Stephen Hawking to give public talk Tuesday at Caltech

Famed theoretical physicist and cosmologist Stephen Hawking will be at Caltech on Tuesday for a free public lecture.
From insights into the birth of the cosmos, the death of black holes, and even the future of the human race, Hawking’s contributions to science are innumerable.
His presentation in Beckman Auditorium will be designed for general audiences, providing a rare opportunity to see Hawking in person and to get a glimpse into the workings of a great contemporary mind.
There’s already a steady buzz building around the event, so here’s a helpful reminder: Get there early.
Tuesday, Jan. 18, at 8 p.m. at Caltech’s Beckman Auditorium, 332 S. Michigan Ave., Pasadena. Free, no tickets or reservations required. Arrive early to ensure seating.
(Getty Images)

Visit the Planetary Society’s new Pasadena digs

The Planetary Society will host an open house Thursday at its new headquarters on South Grand Avenue.
Free public tours will be given from 4 to 7 p.m., and visitors will also be able to meet Bill Nye, the society’s new executive director, and his predecessor Lou Friedman, who helped found the organization 25 years ago.
“… There are two questions that trouble us all from the moment we can think: Where did we come from, and are we alone?” Nye says. “It is the answers to these two questions that is the pursuit of the Planetary Society.”
Learn more about the society’s most ambitious program yet, LightSail-1. Friedman is directing the solar-sail mission, which will use sunlight to propel a small spacecraft — one smaller than a shoebox — in Earth’s orbit. The second and third LightSail missions will reach even farther into space.
“The thing that inspires kids about space exploration — we want to make that inspire the public,” Friedman says.
Tomorrow, Aug. 5, 4-7 p.m., The Planetary Society, 85 S. Grand Ave., Pasadena, (626) 793-5100,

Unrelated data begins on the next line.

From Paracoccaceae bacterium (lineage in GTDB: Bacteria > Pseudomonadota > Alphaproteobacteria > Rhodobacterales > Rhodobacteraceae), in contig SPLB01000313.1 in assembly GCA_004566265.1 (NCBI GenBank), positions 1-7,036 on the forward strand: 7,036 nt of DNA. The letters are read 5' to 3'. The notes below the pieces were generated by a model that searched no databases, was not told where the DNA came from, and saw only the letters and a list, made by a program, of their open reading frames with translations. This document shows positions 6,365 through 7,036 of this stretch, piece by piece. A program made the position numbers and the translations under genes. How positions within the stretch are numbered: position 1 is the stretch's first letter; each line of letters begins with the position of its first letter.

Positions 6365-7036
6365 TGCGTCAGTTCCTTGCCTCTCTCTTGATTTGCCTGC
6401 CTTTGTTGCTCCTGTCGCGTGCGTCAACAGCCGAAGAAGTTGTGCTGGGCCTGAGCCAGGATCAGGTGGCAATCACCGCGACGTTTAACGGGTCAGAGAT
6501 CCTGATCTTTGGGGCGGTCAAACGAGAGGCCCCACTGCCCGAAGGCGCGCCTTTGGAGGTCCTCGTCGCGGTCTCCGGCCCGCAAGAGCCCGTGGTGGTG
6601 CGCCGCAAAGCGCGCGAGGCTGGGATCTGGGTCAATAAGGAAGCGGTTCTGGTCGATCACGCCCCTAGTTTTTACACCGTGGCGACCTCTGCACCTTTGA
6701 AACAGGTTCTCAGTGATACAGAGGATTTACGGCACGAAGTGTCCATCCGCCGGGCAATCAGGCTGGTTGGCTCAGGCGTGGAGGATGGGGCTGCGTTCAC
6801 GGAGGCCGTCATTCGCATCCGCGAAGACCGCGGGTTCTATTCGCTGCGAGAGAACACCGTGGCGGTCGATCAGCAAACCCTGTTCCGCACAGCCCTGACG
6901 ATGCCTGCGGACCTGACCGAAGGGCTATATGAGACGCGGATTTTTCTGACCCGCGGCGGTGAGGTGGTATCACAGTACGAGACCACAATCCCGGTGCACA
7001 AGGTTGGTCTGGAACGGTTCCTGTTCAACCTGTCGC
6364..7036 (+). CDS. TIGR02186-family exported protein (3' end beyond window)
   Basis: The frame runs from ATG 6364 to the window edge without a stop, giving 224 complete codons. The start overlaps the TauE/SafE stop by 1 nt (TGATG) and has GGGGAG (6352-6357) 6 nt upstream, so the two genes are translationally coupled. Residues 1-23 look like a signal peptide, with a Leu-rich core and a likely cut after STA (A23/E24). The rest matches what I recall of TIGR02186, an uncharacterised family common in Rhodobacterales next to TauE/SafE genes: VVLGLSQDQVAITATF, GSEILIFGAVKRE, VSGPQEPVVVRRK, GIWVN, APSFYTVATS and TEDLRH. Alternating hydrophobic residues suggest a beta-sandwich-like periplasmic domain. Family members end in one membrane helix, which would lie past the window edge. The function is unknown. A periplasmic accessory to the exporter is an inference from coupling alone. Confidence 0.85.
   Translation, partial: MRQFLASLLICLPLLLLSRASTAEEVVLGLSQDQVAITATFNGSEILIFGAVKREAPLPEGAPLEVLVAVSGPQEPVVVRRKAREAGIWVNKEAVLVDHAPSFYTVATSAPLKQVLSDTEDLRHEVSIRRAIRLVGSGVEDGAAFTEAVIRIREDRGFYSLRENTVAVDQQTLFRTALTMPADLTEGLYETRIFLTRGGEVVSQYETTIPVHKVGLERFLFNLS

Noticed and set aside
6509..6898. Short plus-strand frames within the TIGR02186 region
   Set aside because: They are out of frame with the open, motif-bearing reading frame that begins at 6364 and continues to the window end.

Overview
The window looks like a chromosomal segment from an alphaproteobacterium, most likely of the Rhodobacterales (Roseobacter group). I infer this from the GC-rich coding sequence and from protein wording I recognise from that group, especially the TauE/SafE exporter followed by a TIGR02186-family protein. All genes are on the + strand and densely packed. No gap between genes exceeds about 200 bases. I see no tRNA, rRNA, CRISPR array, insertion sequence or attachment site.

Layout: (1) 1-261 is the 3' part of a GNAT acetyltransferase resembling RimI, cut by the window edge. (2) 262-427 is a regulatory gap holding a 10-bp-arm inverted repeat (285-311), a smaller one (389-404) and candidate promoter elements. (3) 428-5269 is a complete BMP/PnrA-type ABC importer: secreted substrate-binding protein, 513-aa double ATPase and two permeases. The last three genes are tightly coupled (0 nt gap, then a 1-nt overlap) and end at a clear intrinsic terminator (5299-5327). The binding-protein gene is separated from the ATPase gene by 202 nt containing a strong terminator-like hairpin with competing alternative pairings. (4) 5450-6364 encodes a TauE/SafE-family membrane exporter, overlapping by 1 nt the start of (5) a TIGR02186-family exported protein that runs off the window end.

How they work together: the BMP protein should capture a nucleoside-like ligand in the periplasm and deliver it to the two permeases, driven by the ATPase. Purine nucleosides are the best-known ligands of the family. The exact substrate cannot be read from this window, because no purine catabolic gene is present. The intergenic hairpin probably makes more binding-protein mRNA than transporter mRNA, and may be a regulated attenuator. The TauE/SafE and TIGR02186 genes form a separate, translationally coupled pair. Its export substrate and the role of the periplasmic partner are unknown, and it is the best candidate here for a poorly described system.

(Photos by Walt Mancini / Staff)

Nose Diving: TastingRoom’s tiny wine bottles have big tech behind them

In an operations center near the Sonoma County Airport, highly sensitive liquids are handled in a meticulous process that prevents their contamination.
Exacting scientific standards require the most unpolluted environment possible: a semiconductor clean room, devoid of oxygen, into which no human can enter. Materials arriving in and exiting the clean room do so through airlocks that preserve the zero-oxygen environment. The liquid is automatically measured and dispersed — gently and accurately, over and over — by some of the world’s smallest peristaltic pumps.
And all of this is done, essentially, to decant a bottle of wine. Or, rather, hundreds of thousands of them.
Welcome to the manufacturing pipeline of TastingRoom Inc., the innovators behind, which recently began shipping out to California consumers its taste-sized sample kits of wine from vineyards like Trefethen, Patz & Hall, Gundlach Bundschu, Talley, DeLoach and Grgich Hills.

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Curious worlds apart: Dual exhibits at Art Center’s Williamson Gallery in Pasadena

The exhibitions are dual: One looking back at the fascinating domain of patent models in the 1800s, the other looking forward to the future of objects conceived on computers and sprouted up by machines. One revolution has already changed the world; the other soon will.
Image, at top: This printed rose began with a high-resolution scan of a real rose, and was then printed at Art Center on a 3D Systems’ V-Flash 3D Printer, in which a photo-polymer resin is cured by UV light, in micro-thin layers, each one four-thousandths of an inch thick. (Photo credit: Steven A. Heller / Art Center College of Design)

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Week in science: Oil spill threat spreads | James Cameron helping to bring 3-D to Mars | A monster jellyfish of the deep